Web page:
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Occurrence, identification, and antimicrobial resistance profiles of extended-spectrum and ampC β-lactamase-producing enterobacteriaceae from fresh vegetables retailed in Gauteng province, South Africa

Occurrence, identification, and antimicrobial resistance profiles of extended-spectrum and ampC β-lactamase-producing enterobacteriaceae from fresh vegetables retailed in Gauteng province, South Africa

Richter, Loandi, Du Plessis, Erika M., Duvenage, Stacey ORCID: 0000-0002-5984-1491 and Korsten, Lise (2019) Occurrence, identification, and antimicrobial resistance profiles of extended-spectrum and ampC β-lactamase-producing enterobacteriaceae from fresh vegetables retailed in Gauteng province, South Africa. Foodborne Pathogens and Disease, 16 (6). pp. 421-427. ISSN 1535-3141 (Print), 1556-7125 (Online) (doi:https://doi.org/10.1089/fpd.2018.2558)

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Abstract

Extended-spectrum β-lactamase (ESBL) and AmpC β-lactamase-producing Enterobacteriaceae are no longer restricted to the health care system, but represent increased risks related to environmental integrity and food safety. Fresh produce has been increasingly reported to constitute a reservoir of multidrug-resistant (MDR) potential human pathogenic Enterobacteriaceae. This study aimed to detect, identify, and characterize the antimicrobial resistance of ESBL/AmpC-producing Enterobacteriaceae isolates from fresh vegetables at point of sale. Vegetable samples (spinach, tomatoes, lettuce, cucumber, and green beans; n = 545) were purchased from retailers in Gauteng, the most densely populated province in South Africa. These included street vendors, trolley vendors, farmers' market stalls, and supermarket chain stores. Selective enrichment, plating onto chromogenic media, and matrix-assisted laser desorption ionization time-of-flight mass spectrometry (MALDI-TOF MS) confirmation of isolate identities showed that 17.4% (95/545) vegetable samples analyzed were contaminated with presumptive ESBL/AmpC-producing Enterobacteriaceae. Dominant species identified included Escherichia coli, Enterobacter cloacae, Enterobacter asburiae, and Klebsiella pneumoniae. Phenotypic antibiotic resistance analysis showed that 96.1% of 77 selected isolates were MDR, while resistance to aminoglycoside (94.8%), chloramphenicol (85.7%), and tetracycline (53.2%) antibiotic classes was most prevalent. Positive phenotypic analysis for ESBL production was shown in 61 (79.2%) of the 77 isolates, and AmpC production in 41.6% of the isolates. PCR and sequencing confirmed the presence of β-lactamase genes in 75.3% isolates from all vegetable types analyzed, mainly in E. coli, Enterobacter spp., and Serratia spp. isolates. CTX-M group 9 (32.8%) was the dominant ESBL type, while EBC (24.1%) was the most prevalent plasmidic type AmpC β-lactamase. Our findings document for the first time the presence of MDR ESBL/AmpC-producing Enterobacteriaceae in raw vegetables sold at selected retailers in Gauteng Province, South Africa.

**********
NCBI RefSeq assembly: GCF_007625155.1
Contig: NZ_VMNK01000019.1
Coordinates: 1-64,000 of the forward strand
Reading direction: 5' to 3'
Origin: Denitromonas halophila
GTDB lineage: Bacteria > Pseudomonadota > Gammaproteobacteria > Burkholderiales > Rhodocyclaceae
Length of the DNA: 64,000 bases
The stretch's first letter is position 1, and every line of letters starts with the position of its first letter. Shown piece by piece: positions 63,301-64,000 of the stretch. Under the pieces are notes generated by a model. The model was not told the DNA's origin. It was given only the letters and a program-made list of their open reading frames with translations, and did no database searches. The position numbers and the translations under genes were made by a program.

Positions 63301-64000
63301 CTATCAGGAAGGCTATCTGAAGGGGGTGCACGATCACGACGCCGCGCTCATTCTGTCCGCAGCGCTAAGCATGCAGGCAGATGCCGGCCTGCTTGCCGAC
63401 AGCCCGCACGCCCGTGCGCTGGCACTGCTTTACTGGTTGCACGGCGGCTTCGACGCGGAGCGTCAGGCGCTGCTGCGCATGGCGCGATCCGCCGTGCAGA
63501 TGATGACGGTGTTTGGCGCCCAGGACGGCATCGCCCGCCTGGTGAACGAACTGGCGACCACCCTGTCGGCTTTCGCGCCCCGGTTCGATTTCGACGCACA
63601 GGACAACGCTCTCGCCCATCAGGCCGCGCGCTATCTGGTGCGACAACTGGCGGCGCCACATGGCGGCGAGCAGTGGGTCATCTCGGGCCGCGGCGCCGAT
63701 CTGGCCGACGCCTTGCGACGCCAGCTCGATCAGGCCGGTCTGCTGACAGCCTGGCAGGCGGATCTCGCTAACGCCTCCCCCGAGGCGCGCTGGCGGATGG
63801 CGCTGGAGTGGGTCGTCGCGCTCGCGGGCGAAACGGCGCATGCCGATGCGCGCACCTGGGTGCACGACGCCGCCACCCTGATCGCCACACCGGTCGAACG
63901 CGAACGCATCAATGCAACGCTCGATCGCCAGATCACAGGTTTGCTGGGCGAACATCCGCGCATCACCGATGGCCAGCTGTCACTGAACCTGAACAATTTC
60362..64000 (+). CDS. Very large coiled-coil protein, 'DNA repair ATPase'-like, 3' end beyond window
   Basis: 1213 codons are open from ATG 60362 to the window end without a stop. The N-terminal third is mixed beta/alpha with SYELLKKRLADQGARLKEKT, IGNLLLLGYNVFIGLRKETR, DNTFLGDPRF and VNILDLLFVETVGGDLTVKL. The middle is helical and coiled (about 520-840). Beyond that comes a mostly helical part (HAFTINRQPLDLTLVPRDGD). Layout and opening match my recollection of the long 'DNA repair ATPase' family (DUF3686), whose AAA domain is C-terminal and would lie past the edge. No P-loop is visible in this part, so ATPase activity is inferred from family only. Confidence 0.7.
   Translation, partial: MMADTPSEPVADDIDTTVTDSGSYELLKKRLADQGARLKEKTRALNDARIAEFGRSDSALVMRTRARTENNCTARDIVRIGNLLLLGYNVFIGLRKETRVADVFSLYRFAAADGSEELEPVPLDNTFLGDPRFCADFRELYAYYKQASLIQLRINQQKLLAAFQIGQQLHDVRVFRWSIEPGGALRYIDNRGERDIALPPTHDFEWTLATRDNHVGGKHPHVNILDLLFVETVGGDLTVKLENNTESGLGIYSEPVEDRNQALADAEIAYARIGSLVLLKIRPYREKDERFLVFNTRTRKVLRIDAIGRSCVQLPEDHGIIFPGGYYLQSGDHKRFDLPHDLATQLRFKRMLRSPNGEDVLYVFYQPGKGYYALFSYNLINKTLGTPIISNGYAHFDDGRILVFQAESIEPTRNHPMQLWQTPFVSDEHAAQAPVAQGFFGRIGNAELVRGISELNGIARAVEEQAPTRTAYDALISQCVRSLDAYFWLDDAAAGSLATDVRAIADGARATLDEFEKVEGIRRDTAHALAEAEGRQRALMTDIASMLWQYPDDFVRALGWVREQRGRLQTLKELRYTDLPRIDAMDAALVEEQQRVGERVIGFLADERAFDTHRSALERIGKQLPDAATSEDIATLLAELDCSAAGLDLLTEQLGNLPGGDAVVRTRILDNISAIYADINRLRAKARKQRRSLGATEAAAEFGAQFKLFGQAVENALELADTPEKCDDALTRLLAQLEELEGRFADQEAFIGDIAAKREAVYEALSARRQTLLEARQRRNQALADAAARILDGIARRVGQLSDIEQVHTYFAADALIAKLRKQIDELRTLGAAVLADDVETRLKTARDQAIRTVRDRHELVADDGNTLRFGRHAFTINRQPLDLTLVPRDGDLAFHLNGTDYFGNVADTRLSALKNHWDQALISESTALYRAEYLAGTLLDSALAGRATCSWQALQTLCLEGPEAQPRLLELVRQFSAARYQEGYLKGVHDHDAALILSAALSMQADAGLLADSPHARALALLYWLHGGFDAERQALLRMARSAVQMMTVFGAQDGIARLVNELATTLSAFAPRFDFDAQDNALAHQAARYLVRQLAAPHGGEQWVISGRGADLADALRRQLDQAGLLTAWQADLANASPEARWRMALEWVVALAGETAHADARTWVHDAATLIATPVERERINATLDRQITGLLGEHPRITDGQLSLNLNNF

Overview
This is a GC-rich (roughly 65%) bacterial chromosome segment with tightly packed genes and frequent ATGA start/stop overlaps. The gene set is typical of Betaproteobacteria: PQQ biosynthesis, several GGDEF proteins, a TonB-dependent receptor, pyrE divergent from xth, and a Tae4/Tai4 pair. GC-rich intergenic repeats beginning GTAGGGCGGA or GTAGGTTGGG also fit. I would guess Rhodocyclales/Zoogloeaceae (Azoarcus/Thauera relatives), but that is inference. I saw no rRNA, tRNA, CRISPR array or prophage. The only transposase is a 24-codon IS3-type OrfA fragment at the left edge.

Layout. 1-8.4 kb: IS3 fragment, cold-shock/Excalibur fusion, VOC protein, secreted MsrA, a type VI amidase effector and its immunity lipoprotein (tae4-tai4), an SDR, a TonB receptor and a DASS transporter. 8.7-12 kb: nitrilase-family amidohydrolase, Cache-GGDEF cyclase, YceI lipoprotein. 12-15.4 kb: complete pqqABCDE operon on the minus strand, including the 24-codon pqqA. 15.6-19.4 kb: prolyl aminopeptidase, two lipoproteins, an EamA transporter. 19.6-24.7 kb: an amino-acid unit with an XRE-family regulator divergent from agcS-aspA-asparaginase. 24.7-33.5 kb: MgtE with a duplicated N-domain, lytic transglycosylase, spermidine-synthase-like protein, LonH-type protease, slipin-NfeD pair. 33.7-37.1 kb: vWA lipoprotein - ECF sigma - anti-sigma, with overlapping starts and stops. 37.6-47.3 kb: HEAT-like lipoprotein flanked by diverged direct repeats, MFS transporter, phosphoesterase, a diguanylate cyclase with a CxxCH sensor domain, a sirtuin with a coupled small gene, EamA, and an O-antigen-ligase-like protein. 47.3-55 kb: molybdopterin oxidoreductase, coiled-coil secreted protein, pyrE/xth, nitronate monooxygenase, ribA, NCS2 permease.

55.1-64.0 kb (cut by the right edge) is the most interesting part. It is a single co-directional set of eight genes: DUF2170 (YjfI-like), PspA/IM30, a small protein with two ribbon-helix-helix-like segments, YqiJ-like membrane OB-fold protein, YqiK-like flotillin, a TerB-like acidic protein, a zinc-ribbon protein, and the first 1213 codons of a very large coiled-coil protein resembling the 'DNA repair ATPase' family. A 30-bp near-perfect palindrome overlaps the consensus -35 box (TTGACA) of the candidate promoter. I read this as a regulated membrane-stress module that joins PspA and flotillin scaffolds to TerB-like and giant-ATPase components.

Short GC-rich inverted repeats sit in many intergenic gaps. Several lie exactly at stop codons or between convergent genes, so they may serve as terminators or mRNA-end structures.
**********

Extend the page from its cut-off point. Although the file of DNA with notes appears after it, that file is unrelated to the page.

Item Type: Article
Uncontrolled Keywords: antibiotic resistance, fresh produce, food safety
Subjects: Q Science > QR Microbiology
S Agriculture > S Agriculture (General)
Faculty / Department / Research Group: Faculty of Engineering & Science
Faculty of Engineering & Science > Natural Resources Institute
Faculty of Engineering & Science > Natural Resources Institute > Food & Markets Department
Related URLs:
Last Modified: 11 Aug 2021 14:07
Selected for GREAT 2016: None
Selected for GREAT 2017: None
Selected for GREAT 2018: None
Selected for GREAT 2019: None
Selected for REF2021: None
URI: http://gala.gre.ac.uk/id/eprint/33533

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